And now there’s time. And the file on my computer (journal; ideas) and the paper file on my desk (ideas, and actual titles of things), and I’m able to look at pieces of my past, shards from some unique piece of work that only barely got started. And I can be my own beady editorial eye and see that, YES, I see what I was trying to do and YES, it looks like it would be both fun and worthwhile to get out my writer’s scalpel and see whether these four paragraphs contain enough of the germ of an idea for a story. Or not. I happened on a few words written yonks ago, three paragraphs based on neighbors when I was a child. Hmmmm. And I cut and pasted, began a dive, worked it over a couple of days, and came up with 1,800 words that seemed to be a story. And it’s now out for a few editors at a few journals, whose judgment I await.

There’s a clear joy in looking at one’s past writing self and thinking, “not bad,” or at least “not cringe-worthy.” Because there will be enough of that, too. There’s also the wonder of “I remember, but I don’t remember writing this. But it’s there, so I guess I did.” And there’s that writer’s joy when you can “Save As,” with the story title, and the word “Final.” With full knowledge that it is. For the moment.


Robert Moulthrop, a playwright and fiction writer, has presented writing workshops at our Pearl S. Buck Writing Center.  His short fiction has been published in Tahoma Literary Review, Reed, Berkeley Fiction Review, Confrontation, and many other journals and magazines. His plays have won awards for writing and performance at the New York International Fringe Festival; received festival production by Short + Sweet Sydney, The Gallery Players, and NYU; and received developmental readings with theaters throughout the United States. He lives and works in New York City.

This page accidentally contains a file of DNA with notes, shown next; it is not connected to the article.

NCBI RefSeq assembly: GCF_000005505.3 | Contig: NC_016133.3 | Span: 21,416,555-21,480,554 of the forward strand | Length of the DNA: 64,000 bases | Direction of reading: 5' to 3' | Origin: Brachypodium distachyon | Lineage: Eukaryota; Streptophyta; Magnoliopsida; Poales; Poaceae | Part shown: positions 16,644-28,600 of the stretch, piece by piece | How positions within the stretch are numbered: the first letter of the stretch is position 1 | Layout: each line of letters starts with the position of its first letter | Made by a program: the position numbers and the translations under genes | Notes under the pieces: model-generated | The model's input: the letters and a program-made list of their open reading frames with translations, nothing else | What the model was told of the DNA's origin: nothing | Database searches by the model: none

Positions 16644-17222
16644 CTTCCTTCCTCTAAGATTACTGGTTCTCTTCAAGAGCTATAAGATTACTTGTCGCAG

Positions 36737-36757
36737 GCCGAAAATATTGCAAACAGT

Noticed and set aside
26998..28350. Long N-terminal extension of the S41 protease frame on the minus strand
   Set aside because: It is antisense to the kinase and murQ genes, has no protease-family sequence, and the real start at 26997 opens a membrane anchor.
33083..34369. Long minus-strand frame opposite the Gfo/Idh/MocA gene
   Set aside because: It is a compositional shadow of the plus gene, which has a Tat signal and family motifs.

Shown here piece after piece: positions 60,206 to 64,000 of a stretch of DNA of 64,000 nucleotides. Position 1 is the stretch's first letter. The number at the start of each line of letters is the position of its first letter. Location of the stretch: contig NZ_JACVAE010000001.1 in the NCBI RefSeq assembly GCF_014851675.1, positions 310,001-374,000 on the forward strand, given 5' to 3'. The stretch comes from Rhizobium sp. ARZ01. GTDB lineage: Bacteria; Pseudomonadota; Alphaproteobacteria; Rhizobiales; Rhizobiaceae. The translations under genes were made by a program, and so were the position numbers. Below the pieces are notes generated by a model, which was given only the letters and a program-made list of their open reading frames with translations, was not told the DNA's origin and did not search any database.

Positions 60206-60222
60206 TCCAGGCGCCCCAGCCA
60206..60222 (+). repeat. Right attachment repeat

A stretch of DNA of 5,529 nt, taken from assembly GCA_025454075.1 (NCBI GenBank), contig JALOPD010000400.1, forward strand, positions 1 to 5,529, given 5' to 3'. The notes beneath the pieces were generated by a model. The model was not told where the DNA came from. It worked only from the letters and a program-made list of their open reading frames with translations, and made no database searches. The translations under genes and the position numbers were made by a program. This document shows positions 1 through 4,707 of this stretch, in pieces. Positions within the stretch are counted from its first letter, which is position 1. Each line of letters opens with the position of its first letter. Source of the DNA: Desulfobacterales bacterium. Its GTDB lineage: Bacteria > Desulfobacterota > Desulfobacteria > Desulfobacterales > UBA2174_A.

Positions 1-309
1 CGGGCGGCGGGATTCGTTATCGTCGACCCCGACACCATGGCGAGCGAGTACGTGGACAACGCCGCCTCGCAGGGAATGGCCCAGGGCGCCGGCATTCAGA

PSB Writing Center Deadlines Approach

Just a reminder to send in your submissions to our Winter 2020-21 issue of the Pearl S. Buck Literary Journal by February 15, 2021. Click here for our submission guidelines.

Our Writers Guild meetings in 2021 will be virtual Zoom meetings. Beginning on March 21, 2021 at 1:30-3:30pm, our eight monthly meetings (held on the third Sundays of each month from March through October) will cost $80 for all eight meetings: March 21st, April 18th, May 16th, June 20th, July 18th, August 15th, September 19th, & October 17th.

The Guild welcomes all genres of literature, from novels and short fiction to memoirs, essays and poetry by all levels of writers. Registered Guild members must send writings for editing consideration and distribution to lindadonaldson@verizon.net  two weeks prior to our meetings so attendees can read and be prepared to discuss. To register, please follow the Registration instructions below.

The Writing Center’s “HOW TO WRITE A NOVEL” webinar is February 17th from 11am – 1pm and offers a practical process from the mere germ of an idea all the way through the creative process, with an eye on getting a finished book into the hands of potential fans. Novelist and writing coach John DeDakis is a former editor on CNN’s “The Situation Room with Wolf Blitzer” and is the author of five mystery-suspense novels. More about him at: www.johndedakis.com. $50. Registration required.

Our 3-step Registration Process for All of our Zoom Classes:

  1. Please send Cindy Louden your complete street address/zip, preferred Email address and your cell phone number to clouden@pearlsbuck.org.
  2. Cindy with then forward your info to our PSB Volunteer Association President, Nancy McElwee.
  3. Nancy will call you to ask for your credit card info to complete the transaction and send you a receipt. Payment by check or money order can also be arranged with Nancy.